Overall, it was an incredibly rewarding experience to be able to work with enthusiastic and bright history teachers.  I’ve said it before that we spend so much time exposing what is wrong with our public school system, including teachers gone bad, that we completely ignore those individuals who are in the trenches and doing amazing things with their students.  The one depressing moment came last week in South Boston when I learned that a few of the participants had to leave early to attend meetings in their school districts about whether jobs would be cut for next year.  We don’t live in a society that values its teachers.  If we did a great deal would be different.

I have my concerns about Obama’s new budget, but I have no reservations whatsoever for strengthening our committment to public education.  The teachers I worked with this past week deserve it and more.

Live Blogging From Norfolk State University (TAH Seminar)

Please keep in mind that this is a very rough post.  I didn’t take the time to review it for grammar since I wanted to post this as part of the day’s proceedings.  Perhaps later I will follow-up with a short post on my session as well as my thoughts concerning Prof. Glymph’s presentation.

We are about five minutes from the start of today’s Teaching American History grant session on major turning points between 1850 and 1877.  The sessions that I am helping out with are being organized by Andy Mink, who is in charge of educational outreach for the Virginia Center for Digital History at the University of Virginia. There are 18 teachers and 2 administrators who are participating in a series of talks on the teaching of history.  The morning session will be run by Duke University historian, Thavolia Glymph, and I am taking care of the afternoon session.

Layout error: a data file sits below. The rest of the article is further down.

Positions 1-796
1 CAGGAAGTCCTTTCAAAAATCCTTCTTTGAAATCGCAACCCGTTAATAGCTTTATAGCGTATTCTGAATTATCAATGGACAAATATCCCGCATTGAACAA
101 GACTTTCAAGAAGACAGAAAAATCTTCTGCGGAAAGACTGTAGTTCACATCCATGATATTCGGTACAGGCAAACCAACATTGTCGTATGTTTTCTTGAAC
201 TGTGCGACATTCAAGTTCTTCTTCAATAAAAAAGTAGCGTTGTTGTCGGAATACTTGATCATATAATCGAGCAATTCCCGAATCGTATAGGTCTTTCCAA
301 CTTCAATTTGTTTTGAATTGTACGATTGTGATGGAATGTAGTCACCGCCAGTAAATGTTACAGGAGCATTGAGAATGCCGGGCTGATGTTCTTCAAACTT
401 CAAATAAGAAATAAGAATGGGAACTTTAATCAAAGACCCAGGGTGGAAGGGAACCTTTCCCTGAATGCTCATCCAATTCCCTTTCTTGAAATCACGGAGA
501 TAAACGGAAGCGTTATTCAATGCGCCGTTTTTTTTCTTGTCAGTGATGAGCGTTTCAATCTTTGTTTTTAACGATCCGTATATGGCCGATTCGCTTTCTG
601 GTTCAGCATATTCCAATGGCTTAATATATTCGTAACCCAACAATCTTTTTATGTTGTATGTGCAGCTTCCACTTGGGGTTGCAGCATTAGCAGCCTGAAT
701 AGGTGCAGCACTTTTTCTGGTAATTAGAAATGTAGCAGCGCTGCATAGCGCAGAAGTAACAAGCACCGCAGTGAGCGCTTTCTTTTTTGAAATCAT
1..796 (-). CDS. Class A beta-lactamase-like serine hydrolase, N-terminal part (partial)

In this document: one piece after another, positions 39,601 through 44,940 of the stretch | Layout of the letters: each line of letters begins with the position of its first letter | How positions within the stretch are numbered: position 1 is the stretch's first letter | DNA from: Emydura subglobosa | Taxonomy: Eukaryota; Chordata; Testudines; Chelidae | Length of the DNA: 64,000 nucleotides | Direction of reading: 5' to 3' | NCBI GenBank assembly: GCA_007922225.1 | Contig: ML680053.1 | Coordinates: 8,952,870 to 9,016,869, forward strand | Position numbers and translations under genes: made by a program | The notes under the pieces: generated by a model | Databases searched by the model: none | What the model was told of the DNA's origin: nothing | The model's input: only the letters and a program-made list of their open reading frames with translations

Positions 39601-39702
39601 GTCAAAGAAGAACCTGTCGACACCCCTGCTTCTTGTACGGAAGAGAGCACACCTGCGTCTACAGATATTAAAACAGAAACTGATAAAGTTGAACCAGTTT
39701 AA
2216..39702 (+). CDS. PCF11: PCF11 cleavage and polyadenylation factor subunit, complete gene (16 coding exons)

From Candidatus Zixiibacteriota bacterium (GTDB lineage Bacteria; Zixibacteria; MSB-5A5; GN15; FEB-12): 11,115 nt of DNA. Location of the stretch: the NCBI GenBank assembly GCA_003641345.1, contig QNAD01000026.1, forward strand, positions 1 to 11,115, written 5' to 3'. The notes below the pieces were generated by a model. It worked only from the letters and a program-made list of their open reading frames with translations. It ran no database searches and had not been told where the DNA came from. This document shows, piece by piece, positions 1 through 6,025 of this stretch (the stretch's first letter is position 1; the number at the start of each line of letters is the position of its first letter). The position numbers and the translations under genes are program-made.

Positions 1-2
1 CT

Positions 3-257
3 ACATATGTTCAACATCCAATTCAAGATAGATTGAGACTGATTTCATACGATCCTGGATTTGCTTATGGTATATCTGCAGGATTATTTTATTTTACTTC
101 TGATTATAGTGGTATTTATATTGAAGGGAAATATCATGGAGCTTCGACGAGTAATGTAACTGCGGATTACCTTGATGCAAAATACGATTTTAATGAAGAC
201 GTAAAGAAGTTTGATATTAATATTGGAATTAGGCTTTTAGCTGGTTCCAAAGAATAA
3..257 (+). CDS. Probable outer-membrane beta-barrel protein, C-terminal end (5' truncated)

My plan is to use the battle of Antietam as a case study of a classic turning point of the Civil War.  I am using it, in part, because most of us think it is a crucial moment in the course of the Civil War.  My goal, however, is to look at the battle and its aftermath by looking at a range of primary sources that give us a richer sense of how people – at the time – viewed events.  As teachers we ask our students to think about important events or turning points as a way to understand change over time.  The SOLs single specific events out as more important than others and it is up to us to explain why they are important and worth remembering.  It’s a way of organizing material and making sense of a past that is incredibly complex.  The concept works well when trying to cover a great deal of material in a short period of time and it works effectively to help us distinguish between degrees of importance in the past.  In doing so, however, we often reduce the past to a point where we are unable to appreciate the perspectives of those who lived through momentous times.  In our need to organize the facts we sometimes fail to appreciate the sense of contingency that defined the lives of historic actors.  Finally, we overlook the many perspectives that colored those on the ground.  As a teacher I strive to achieve a balance between high-order understanding of the sweep of major events such as the Civil War without overlooking those whose lives were inextricably shaped in ways that they could barely comprehend.

Now to Professor Glymph’s presentation: “The Crisis of the Union”